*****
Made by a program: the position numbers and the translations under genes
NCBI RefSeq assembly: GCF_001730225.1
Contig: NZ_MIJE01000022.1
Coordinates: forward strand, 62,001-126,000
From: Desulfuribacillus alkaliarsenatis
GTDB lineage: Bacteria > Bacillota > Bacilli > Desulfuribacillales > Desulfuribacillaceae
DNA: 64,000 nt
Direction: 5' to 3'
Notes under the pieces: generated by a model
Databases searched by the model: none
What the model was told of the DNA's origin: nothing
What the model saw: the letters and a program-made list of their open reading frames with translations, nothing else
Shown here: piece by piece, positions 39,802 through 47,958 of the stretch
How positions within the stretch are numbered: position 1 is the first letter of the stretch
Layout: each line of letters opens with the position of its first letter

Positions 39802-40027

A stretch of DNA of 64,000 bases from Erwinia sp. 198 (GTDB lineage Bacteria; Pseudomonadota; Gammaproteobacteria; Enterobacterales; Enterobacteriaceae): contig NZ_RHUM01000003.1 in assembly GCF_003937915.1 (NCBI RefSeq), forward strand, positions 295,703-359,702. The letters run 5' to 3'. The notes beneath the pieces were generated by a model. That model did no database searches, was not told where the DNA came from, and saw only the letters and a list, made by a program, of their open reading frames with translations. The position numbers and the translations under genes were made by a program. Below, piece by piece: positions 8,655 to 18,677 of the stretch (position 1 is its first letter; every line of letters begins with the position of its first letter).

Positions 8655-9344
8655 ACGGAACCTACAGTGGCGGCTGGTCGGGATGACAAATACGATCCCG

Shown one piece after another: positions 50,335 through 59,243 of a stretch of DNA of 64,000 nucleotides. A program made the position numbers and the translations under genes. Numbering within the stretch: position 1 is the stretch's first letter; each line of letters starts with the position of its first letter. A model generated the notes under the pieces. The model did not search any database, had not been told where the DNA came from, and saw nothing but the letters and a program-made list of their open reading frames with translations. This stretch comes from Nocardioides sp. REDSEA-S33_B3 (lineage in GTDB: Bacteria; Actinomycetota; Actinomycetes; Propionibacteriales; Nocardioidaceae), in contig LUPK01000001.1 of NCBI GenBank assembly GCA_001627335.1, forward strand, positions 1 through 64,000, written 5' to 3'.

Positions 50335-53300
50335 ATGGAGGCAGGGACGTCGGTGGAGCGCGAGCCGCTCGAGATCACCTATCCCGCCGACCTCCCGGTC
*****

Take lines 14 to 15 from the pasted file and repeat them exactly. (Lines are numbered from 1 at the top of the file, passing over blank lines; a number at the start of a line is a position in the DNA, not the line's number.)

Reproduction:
How positions within the stretch are numbered: position 1 is the first letter of the stretch
Layout: each line of letters opens with the position of its first letter